Military


World Wide Landing Ship Dock / Landing Platform Dock

Landing Ship Dock [LSD] and Landing Platform Dock [LPD] can ballast down in the water, thereby flooding the well deck with enough water to enable various sized landing craft to enter the well deck through the stern gate door. Once docked inside the well deck, troops, supplies and combat equipment can be loaded into or off of the amphibious boats and vehicles while simultaneously transporting troops and equipment via helicopter from the flight deck. The LPD has a helicopter platform built over a well deck in the rear of the vessel. This provides the tactical advantage of being able to lift troops, their combat equipment and supplies onto the same ship. Therefore, the ship contributes to all phases of the amphibious assault. The well deck are upper and lower vehicle storage areas, which hold most of the embarked troops' heavy combat equipment, such as tanks, tracked amphibious landing vehicles (AAV), jeeps and trucks. To facilitate the docking and loading of, the ship

Amphibious ship class taxonomies are not precise, have changed over time, and vary from country to country. Amphibious asault ships span a spectrum of capabilities, defined by the relative emphasis on helicopter aviation versus landing craft assets for transporting troops and equipment from sea to shore.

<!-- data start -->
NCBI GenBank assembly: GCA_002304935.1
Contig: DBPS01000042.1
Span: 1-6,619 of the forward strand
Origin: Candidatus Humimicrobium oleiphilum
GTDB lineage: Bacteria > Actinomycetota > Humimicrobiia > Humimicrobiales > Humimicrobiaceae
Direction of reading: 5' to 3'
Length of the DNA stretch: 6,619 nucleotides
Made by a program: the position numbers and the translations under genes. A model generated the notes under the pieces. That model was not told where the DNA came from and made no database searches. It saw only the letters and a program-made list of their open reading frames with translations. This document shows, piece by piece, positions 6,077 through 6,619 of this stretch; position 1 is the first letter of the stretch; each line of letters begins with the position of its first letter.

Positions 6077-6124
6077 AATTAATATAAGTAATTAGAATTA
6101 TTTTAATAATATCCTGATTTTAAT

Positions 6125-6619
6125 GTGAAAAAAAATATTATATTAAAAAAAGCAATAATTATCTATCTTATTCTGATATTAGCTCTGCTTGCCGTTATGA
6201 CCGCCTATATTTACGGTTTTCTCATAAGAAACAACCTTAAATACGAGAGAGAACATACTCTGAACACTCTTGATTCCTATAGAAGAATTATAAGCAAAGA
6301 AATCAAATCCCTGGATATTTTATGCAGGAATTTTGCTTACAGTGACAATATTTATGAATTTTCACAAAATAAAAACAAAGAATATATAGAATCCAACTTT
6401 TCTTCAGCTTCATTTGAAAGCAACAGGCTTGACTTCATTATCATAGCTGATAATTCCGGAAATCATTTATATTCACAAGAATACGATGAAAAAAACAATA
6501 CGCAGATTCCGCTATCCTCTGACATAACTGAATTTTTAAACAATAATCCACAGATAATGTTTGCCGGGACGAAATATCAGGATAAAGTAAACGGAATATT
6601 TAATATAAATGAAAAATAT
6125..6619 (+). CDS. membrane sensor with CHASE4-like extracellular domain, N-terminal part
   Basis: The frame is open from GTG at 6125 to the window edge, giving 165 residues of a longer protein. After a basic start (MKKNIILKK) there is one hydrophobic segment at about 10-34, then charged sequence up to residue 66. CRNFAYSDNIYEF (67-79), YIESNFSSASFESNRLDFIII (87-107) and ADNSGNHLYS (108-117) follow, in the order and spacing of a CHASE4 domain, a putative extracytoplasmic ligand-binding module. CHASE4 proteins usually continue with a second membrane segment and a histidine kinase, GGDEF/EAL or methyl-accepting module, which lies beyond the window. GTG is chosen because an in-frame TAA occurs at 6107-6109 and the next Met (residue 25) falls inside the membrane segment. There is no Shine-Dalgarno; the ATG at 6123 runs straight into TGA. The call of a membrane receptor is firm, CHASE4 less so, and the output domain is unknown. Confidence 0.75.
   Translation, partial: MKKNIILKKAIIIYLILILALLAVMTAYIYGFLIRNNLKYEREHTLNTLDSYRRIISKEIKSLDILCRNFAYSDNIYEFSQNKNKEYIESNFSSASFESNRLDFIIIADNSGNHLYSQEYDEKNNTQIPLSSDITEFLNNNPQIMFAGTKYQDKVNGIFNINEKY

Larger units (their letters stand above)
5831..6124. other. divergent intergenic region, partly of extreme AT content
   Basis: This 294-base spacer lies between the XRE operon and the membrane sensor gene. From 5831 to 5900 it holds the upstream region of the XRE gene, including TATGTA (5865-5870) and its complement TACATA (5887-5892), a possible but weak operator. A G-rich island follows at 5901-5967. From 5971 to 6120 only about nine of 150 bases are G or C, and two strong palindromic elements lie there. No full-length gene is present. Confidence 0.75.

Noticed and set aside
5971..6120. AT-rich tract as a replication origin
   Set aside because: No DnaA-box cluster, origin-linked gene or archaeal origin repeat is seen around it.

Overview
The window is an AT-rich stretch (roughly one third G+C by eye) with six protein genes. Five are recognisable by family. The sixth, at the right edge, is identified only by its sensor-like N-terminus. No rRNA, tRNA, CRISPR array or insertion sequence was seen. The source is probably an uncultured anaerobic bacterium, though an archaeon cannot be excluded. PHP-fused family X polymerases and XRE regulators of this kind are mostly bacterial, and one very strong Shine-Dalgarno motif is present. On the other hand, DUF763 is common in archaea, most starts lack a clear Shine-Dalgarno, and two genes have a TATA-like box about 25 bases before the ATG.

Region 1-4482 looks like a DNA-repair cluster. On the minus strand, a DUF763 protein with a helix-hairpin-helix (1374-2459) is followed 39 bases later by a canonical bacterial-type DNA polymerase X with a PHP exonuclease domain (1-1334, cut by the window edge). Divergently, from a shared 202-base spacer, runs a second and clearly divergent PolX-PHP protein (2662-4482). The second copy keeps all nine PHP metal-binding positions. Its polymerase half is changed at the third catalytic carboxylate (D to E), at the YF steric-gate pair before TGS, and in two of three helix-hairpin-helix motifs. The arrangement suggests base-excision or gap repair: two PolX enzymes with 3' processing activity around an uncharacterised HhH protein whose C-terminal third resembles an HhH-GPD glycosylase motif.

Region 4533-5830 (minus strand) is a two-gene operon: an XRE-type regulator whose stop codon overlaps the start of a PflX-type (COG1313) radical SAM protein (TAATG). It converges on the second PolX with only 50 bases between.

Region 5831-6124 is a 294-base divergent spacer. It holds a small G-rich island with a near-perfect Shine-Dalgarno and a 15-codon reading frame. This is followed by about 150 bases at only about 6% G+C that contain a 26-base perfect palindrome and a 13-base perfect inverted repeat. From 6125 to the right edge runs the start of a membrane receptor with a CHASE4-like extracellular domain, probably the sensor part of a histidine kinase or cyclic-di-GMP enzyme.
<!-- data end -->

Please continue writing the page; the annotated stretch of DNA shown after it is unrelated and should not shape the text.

• LST - Landing Ship, Tank: Specialised type for getting tanks or other large vehicles ashore. Unlike other larger amphibious assault vessels, LSTs can beach and discharge directly onto shore.
  • Landing Platform, Amphibious [LPA]: Perform the mission of amphibious transport and, amphibious cargo ships. and amphibious dock landing ships. Unlike the LST, the LPA does not beach, but rather carries landing craft on the forward deck and can load cargo from a stern door [the stern is superficially similar in appearance to that of the LSD and LPD, but the deck does not flood].
  • Landing Ship Dock [LSD]: Perform the mission of amphibious transports and amphibious cargo ships. Unlike the LST, the LPD does not beach, and unlike the LPA the LPD loads landing craft in an interior well deck. Ships without a docking well must rely on transferring cargo to landing craft via deck-mounted cranes or stern ramps. The effectiveness of either method is heavily dependent on favorable conditions and are generally not feasible above Sea State 1 or 2.
  • LPD - Amphibious Transport Dock: Perform the mission of amphibious transports, amphibious cargo ships and amphibious dock landing ships. The difference between a Landing Ship Dock [LSD] and a Landing Platform Dock [LPD] in the US Navy has changed over time. Initially the LPD had a helicopter landing deck, whereas the LSD did not. More recently, while the LSD has acquired a helicopter landing deck, it lacks the helicopter hangar found on the LPD. American LSDs typically carry 400-500 troops, while the LPDs carry 700-900 troops.